Resolution submitted by the delegations of Perú, the Philippines, Australia, Indonesia
Banning of Anti-personnel mines
The Fifth Annual Meeting of the Asia-Pacific Parliamentary Forum,
Deeply concerned that up to 110 million active land mines scattered in 64 countries, claiming 2000 victims every month, most of them innocent civilians, hinder the economic growth and the reconstruction of the countries, and restrain both the repatriation of refugees and the return of displaced peoples;
Noting the important role of mine clearance activities in rehabilitating mine affected countries, including training in mine clearance techniques, mine awareness courses and the provision of medical assistance, including prosthetics;
Noting that the 96th Inter-Parliamentary Union Conference in Beijing, China, September 1996, adopted the Resolution of the "World Banning of Anti-Personnel Mines and the Need to Remove them for Humanitarian Purposes";
Noting the report by a panel of military experts, which was made known by the International Committee of the Red Cross, directly challenging the effectiveness of antipersonnel mines in combat;
Noting with satisfaction the adoption of the Ottawa Declaration resulting from the International Strategic Conference towards a Global Ban on Anti- Personnel Mines, 3-5 October 1996, with the commitment to work for the prompt conclusion of a legally binding international agreement to ban anti- personnel mines;
Noting with satisfaction the adoption by the United Nations General Assembly on its 51st ordinary session or a Resolution requesting member states to start working in order to achieve, as soon as possible, the conclusion of an international agreement to ban the use, stockpiling, production and transfer of land anti-personnel mines;
Recognising that until said international agreement is concluded, it is necessary that a great number of States accede to the "Convention on Prohibitions or Restrictions on the use of Certain Conventional Weapons which may be Deemed to be Considered Excessively Injurious or to Have Indiscriminate Effects", particularly to its recently amended Protocol II;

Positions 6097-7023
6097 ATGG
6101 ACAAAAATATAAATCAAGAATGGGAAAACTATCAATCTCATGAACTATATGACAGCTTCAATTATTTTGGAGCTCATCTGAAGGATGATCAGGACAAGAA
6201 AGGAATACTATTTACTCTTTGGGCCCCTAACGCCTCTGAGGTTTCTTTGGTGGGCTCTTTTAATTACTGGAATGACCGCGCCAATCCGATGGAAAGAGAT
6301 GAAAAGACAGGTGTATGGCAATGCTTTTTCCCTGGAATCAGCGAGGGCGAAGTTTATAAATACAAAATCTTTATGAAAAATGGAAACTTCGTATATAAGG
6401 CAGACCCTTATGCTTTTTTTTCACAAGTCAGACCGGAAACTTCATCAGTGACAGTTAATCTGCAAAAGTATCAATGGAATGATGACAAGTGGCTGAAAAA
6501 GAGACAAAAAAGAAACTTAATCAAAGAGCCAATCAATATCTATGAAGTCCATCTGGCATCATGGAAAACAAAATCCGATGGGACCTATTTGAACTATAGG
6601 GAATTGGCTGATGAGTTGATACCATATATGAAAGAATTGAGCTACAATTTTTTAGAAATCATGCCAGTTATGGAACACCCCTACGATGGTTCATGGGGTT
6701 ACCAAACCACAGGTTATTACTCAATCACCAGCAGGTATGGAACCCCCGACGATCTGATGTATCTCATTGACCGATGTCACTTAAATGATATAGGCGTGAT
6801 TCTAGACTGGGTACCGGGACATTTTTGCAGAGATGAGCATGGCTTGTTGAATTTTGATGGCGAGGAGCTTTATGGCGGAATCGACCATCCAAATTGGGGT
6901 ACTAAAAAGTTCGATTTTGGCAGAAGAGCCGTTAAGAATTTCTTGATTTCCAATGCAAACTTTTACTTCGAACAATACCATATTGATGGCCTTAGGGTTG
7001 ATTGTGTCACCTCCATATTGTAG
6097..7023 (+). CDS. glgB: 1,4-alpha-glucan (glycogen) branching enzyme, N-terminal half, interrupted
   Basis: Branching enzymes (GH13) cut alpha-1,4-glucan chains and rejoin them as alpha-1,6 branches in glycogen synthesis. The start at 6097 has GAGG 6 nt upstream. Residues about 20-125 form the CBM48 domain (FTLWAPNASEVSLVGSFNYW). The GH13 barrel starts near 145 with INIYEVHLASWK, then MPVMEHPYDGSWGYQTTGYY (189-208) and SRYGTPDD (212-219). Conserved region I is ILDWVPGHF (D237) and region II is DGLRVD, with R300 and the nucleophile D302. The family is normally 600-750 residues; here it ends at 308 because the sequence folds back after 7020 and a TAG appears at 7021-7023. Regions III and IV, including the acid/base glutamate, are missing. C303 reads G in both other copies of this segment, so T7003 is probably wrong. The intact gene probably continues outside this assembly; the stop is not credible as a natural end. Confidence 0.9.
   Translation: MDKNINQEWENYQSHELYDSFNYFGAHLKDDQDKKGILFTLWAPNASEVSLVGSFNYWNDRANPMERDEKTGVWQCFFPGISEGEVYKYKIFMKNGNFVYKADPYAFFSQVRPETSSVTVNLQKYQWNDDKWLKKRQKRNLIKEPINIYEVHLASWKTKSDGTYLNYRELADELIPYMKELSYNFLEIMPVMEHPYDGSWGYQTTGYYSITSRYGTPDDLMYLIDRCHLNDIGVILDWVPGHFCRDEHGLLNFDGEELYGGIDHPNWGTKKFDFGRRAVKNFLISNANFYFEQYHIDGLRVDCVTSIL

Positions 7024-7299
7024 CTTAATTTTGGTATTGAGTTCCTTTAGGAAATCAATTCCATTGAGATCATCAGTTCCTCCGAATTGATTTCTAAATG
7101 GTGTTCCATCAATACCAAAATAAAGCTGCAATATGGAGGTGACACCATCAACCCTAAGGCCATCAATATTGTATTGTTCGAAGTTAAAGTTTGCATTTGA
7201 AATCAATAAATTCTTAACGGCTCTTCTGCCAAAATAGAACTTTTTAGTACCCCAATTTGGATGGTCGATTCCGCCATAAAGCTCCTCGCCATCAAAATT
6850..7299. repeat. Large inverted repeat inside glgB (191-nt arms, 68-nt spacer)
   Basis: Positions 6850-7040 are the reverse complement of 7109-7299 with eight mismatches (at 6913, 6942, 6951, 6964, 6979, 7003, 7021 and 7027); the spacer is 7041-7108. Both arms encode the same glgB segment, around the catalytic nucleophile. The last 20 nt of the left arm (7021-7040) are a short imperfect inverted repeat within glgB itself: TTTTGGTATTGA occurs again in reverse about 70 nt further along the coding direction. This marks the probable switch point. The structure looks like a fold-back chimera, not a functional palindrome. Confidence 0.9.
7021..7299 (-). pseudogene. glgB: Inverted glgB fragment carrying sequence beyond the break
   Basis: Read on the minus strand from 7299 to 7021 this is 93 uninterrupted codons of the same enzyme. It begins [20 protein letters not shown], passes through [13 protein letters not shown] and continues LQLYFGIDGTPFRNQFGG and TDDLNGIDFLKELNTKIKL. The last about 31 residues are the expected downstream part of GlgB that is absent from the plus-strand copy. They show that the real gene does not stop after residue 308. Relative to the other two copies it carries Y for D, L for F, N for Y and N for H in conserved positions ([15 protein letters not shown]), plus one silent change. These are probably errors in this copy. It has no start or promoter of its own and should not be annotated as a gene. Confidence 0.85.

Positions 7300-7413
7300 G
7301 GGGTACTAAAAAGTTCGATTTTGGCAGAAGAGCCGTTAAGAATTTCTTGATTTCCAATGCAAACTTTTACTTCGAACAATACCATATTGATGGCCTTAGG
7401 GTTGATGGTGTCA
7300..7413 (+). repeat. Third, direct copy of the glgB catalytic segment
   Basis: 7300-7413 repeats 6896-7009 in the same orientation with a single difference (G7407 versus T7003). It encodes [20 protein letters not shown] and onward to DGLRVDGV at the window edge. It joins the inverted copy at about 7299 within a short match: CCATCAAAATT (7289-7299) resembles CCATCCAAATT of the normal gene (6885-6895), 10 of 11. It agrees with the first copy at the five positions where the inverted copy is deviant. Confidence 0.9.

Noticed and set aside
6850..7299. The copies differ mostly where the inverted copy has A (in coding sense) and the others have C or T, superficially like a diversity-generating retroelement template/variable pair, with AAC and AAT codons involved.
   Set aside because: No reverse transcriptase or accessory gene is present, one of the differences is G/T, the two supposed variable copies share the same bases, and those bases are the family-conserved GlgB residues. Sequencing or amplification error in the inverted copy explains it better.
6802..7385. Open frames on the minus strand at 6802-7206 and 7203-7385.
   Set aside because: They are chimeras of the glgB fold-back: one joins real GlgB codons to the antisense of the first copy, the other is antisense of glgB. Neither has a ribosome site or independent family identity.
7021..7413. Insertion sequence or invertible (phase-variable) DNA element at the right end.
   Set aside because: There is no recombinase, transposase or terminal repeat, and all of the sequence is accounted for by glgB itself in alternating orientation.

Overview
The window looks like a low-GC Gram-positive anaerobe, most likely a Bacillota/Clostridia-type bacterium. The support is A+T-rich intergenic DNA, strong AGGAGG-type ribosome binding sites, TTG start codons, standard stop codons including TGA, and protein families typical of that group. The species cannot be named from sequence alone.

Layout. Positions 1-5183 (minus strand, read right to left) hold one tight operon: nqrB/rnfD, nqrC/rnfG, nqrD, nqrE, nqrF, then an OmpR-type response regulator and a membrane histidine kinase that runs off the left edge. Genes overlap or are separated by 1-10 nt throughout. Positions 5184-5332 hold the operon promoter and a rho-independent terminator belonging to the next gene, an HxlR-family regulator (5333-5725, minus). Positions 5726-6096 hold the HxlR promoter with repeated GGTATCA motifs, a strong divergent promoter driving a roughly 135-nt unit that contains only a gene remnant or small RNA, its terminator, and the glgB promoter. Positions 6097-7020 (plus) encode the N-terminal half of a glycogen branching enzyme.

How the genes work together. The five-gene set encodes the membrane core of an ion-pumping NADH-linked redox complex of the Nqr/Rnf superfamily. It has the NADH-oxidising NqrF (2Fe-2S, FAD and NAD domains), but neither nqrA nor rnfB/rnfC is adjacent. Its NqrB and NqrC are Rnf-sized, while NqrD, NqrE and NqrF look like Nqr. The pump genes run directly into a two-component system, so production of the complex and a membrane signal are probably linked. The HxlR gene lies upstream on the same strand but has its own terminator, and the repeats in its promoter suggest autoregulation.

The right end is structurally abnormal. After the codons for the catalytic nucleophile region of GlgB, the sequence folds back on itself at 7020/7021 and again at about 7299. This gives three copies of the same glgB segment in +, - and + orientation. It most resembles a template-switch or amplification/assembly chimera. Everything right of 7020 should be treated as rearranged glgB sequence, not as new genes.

Welcoming also the decisions taken by some States to adopt unilateral measures on the use, stockpiling, production and transfer of anti-personnel land mines;
Recognising the need to conclude an international agreement to ban all anti-personnel mines as soon as possible.
Encourage and Endorse the efforts of the international community for the early conclusion of an international agreement to ban anti-personnel mines;
Call on all countries to help deactivate land mines, support efforts to assist victims, and endorse the request of the Inter-Parliamentary Union Conference in Beijing, to provide technical assistance and advice to those countries which so require;
Request the international community to contribute financially to the UN Trust Fund For Mine Clearance, established in 1994;
Encourage the governments to accede to the "Convention on Prohibitions or Restrictions on the Use of Certain Conventional Weapons which may be Deemed to be considered Excessively Injurious or to Have Indiscriminate Effects" adopted in Geneva, May 3, 1996 and to its protocols, particularly the recently amended Protocol II;
Encourage States that have not yet done so to introduce unilateral measures, bans and other restrictions with respect to anti-personnel land mines.
* Senator Roth of the United States did not agree with each aspect of this resolution.
Adopted unanimously on January 10, 1997.